Friday, March 27, 2015

Terrine de Foie Gras

Expensive? Yes. Delicious? Yes. Hard to make? Nope. Terrine de Foie Gras is just about the easiest of the old time “haut cuisine” dishes to make. Just duck liver (the foie gras) a little sweet wine, salt and pepper. Here’s how it works:

The Liver

This is by far the hardest part: cutting out the various veins and nerves. And it’s not really hard, just messy and time consuming. Neatness doesn’t really count since we’re going to jam everything into the terrine anyway.

You end up with a pile of liver and a pile of veins and nerves

The liver goes into a bowl with a little salt and some sweet wine. I used the traditional Sauternes, but Bocuse and others call for Port. I suspect that any sweet, deeply flavorful wine will work just as well. Once well mixed the liver goes into the refrigerator for a couple hours.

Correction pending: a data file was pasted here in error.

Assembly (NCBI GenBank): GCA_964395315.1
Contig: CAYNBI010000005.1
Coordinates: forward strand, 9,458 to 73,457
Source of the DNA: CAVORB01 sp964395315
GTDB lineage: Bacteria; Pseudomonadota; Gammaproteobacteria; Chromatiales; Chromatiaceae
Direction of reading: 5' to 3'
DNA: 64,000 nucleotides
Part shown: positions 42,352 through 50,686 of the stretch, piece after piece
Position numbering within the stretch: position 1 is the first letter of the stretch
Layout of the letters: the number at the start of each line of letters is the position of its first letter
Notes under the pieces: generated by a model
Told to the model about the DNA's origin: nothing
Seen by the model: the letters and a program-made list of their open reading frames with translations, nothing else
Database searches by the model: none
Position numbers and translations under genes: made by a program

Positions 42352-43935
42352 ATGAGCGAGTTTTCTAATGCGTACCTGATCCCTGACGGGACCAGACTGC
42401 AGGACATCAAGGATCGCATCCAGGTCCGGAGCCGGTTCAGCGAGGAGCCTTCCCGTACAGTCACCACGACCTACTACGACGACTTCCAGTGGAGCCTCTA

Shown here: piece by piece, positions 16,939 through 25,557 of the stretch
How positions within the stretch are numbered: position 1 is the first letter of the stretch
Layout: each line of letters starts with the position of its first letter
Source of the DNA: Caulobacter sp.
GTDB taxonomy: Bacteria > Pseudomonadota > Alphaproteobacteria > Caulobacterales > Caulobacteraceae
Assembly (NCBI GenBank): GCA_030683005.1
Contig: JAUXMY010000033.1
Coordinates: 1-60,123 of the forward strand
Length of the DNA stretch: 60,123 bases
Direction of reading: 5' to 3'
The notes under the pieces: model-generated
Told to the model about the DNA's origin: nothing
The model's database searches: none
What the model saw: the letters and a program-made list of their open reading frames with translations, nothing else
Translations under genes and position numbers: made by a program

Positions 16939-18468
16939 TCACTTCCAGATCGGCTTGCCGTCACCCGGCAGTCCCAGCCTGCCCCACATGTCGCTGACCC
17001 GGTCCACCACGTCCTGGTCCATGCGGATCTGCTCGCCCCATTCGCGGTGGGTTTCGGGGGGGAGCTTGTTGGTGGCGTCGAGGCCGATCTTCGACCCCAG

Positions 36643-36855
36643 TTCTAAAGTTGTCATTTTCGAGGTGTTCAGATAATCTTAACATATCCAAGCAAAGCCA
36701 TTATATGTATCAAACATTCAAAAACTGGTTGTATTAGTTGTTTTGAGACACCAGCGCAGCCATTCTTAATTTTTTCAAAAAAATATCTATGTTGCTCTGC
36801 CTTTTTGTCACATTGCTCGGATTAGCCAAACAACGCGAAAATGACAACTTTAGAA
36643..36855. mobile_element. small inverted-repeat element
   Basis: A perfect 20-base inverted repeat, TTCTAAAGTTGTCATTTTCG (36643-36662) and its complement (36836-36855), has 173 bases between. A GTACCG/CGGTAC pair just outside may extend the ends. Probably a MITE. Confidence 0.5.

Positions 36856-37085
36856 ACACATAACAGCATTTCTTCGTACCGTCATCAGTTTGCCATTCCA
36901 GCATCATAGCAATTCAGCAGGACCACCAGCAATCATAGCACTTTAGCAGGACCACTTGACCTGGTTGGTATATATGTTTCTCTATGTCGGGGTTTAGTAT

Then you just jam everything into a small (that’s a 3 cup) terrine lined with plastic wrap.

And into a bain-marie in a 200° F oven until the internal temperature reaches 115° F.

Pour off the tasty duck fat and save it for fried potatoes. Press the contents of the terrine for a couple hours, then back into the ‘fridge for a couple days.

While the terrine is settling in, make the Sauternes Jelly. If, like me, you bought half a bottle of Sauternes you’ll have almost exactly the right amount left over to make Sauternes Jelly.

Two days resting in the 'fridge and there you have it!


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